Saturday 30 June 2018

Rainy River Specialties!

Ken and I made a quick detour to Rainy River prior to heading over to Thunder Bay.  Rainy River is located in northwestern Ontario, close to the Manitoba border.  This was my first trip to Rainy River and I was not disappointed! This area is really unique in Ontario in that it feels more like a western prairie province.  The area is very flat and dominated by agricultural lands, predominantly hay fields and pasture land.  Highlights included hundreds of Franklin's Gulls and American White Pelicans as well as nearly 100 Le Conte's Sparrows and Sedge Wrens! Black-billed Magpies also made an appearance as well as several Western Meadowlarks.  Our best bird in Rainy River was a Dickcissel.  We even swung by the Spruce Islands and bagged a few Connecticut Warblers!

Here are a few photos I snapped during our time out here.

I never get sick of seeing pelicans!

Franklin's Gull is a species that I have only seen in Ontario a few times, so seeing them in such abundance and in breeding plumage was great!

This Yellow-headed Blackbird flew right over our heads!

A young Brewer's Blackbird begs for food.

Western Meadowlark

Black-billed Magpie

This meadowlark was calling a pretty textbook Eastern Meadowlark song, and that is what we put it down as.

Sharp-tailed Grouse.

Ken heard this Dickcissel singing as we were driving along the road! A real treat to see and quite rare up here.

Sandhill Crane

Shoreline at Lake of the Woods.

Thursday 28 June 2018

Northern Ontario Adventures: Scissor-tailed Flycatcher!

Ken and I had only been on the road for a few hours, on our way back from an awesome week in Northern Ontario doing dragonfly surveys, when we stumbled across the best find of the trip: Scissor-tailed Flycatcher! We had just passed Terrace Bay, along the shore of Lake Superior when Ken and I spotted a bird perched on the wires along Hwy 17.  As it got closer we both realized what we were looking at, and after a few expletives, screeched to a halt on the side of the highway.  We turned around and were afforded great looks at this wonderful bird, the first I have ever seen in Ontario! Mike, who was driving back in a separate vehicle just ahead of us missed the bird at first pass but we frantically called him and he came back and saw it too.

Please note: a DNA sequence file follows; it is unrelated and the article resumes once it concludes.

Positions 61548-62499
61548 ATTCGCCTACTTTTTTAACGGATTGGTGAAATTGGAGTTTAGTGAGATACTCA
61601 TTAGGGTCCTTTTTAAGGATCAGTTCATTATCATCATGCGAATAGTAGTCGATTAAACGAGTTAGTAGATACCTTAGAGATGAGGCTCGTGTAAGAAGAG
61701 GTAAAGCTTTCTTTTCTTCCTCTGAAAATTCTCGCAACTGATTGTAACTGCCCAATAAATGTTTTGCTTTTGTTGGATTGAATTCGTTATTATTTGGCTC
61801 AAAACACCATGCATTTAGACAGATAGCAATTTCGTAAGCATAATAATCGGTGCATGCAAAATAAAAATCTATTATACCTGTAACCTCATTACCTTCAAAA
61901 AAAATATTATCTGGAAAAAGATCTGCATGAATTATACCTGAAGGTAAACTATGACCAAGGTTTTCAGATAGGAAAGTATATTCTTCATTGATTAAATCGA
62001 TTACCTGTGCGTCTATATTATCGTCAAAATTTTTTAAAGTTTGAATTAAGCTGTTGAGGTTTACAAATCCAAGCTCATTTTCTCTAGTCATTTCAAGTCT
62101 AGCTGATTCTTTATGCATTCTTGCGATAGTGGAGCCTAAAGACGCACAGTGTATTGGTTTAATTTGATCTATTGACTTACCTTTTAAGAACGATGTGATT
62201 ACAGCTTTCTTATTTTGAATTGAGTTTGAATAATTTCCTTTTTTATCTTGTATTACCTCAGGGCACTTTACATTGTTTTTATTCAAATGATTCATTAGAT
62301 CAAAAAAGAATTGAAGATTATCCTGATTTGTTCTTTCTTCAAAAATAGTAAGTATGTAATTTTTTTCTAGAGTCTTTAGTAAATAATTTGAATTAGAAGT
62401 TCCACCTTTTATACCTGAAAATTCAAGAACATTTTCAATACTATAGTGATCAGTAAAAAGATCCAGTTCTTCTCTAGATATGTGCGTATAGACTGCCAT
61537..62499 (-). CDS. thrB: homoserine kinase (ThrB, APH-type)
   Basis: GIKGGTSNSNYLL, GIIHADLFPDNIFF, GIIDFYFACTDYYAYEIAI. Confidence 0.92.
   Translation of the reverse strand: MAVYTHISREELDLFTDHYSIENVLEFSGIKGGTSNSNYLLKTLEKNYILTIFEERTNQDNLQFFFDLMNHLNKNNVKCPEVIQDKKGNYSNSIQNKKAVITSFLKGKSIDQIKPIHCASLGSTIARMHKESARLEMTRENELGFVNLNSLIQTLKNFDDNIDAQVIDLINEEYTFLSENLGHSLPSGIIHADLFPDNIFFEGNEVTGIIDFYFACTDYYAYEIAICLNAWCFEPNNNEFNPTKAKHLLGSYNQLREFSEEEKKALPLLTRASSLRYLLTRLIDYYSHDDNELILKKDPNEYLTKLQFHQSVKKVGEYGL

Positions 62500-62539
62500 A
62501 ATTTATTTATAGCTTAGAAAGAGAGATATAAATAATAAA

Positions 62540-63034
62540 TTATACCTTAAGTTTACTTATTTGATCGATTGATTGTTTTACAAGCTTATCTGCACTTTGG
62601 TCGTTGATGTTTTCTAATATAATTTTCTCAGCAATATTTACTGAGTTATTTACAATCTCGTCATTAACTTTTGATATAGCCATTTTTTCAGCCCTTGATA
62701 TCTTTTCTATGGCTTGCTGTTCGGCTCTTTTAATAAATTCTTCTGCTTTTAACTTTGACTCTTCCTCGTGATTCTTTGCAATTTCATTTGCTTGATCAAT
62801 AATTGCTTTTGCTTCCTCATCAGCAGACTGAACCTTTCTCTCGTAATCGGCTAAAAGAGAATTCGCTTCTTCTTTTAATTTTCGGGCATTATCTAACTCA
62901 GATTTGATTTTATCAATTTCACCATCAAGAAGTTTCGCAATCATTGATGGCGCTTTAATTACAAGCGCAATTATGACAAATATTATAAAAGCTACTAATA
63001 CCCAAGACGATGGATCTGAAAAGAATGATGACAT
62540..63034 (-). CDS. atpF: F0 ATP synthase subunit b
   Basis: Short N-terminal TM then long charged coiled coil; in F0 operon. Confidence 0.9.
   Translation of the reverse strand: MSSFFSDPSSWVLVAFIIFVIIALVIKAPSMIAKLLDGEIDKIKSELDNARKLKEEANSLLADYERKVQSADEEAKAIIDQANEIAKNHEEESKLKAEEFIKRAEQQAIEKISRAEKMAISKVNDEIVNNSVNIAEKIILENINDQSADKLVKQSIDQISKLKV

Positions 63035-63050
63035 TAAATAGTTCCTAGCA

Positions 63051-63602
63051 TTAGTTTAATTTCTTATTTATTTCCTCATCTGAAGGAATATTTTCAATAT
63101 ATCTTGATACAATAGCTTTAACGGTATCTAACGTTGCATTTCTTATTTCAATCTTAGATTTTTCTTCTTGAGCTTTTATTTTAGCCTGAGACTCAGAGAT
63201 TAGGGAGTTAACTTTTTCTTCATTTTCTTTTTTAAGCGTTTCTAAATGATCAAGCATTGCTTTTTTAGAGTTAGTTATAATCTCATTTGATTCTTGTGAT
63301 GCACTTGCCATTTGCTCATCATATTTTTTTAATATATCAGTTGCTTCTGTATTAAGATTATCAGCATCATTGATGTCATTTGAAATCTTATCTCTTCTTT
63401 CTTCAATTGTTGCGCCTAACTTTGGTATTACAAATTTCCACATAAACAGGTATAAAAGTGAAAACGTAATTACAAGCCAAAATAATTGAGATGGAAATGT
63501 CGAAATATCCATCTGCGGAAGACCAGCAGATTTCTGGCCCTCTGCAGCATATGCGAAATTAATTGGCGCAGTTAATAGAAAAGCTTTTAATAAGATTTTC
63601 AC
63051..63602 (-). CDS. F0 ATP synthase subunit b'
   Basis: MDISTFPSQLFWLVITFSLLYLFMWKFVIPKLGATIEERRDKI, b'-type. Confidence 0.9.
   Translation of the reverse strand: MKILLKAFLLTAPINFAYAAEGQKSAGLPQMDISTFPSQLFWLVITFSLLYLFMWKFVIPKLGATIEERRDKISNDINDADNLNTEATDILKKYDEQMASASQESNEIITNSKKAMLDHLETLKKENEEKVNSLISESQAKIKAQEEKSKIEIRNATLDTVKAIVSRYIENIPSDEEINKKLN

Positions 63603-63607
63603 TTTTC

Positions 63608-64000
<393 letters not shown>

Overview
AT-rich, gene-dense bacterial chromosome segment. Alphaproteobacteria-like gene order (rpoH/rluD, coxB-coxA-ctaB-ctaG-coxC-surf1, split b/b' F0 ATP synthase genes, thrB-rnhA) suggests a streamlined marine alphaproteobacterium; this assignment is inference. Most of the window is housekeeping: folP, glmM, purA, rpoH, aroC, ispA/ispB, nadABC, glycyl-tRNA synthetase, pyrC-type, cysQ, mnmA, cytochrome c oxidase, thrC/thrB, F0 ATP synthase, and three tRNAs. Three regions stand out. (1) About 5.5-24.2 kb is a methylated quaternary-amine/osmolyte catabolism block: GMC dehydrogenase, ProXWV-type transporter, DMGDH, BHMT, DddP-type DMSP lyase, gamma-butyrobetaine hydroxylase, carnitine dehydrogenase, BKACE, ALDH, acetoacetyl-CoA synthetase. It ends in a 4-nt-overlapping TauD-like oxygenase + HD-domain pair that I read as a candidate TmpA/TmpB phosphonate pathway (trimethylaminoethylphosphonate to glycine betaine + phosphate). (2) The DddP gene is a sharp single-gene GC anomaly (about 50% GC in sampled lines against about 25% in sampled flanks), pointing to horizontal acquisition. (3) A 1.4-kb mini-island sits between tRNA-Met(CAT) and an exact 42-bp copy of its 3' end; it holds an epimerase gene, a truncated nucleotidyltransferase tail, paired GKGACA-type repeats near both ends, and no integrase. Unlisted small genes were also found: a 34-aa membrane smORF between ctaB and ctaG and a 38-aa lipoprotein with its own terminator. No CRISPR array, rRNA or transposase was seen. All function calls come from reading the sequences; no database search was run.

This bird has a wonderfully long tail that in flight splits apart like the blades on a scissor, hence, the name.  We enjoyed great views for approximately 15 minutes before it flew high across the highway and into a spruce tree before disappearing.

This is a very rare species in Ontario that typically breeds from Texas north to Nebraska in grasslands.  I sure didn't expect to see it on the side of a densely forested highway at the end of June in Northern Ontario! 

What a great capstone on an amazing week! I have lots more material from our stop in Rainy River to our dragon hunting on the rivers near Thunder Bay, so stay tuned!

Saturday 16 June 2018

Eastern Ontario Dragonflies and More!

This past week I was down in the Kingston-Napanee area for work (if you can call it that!). I spent most of the week canoeing and wading down the Napanee and Salmon Rivers looking for rare dragonflies! These rivers are both beautiful, as you can see in these photos.

On Monday, my Dad and I surveyed an 8km stretch of the Napanee River from Yarker to Camden East.

Lancet Clubtail

Cyrano Darner
The Salmon River was my favourite of the two.  The stretch between Forest Mills and Kingsford is beautiful and secluded.

Horned Clubtail

Eastern Least Clubtail

Springtime Darner

Northern Watersnake swallowing a fish
Check out this video to get a sense of how amazing this area is!

On the way home I stopped on the Nith River to look for Rapids Clubtail, an Endangered species in Ontario.  I was lucky enough to find 15 males at a species that has had them in the past.

Rapids Clubtail

Rapids Clubtail

Rapids Clubtail habitat
Next Wednesday I head up to Thunder Bay with Ken to do more awesome dragonfly work!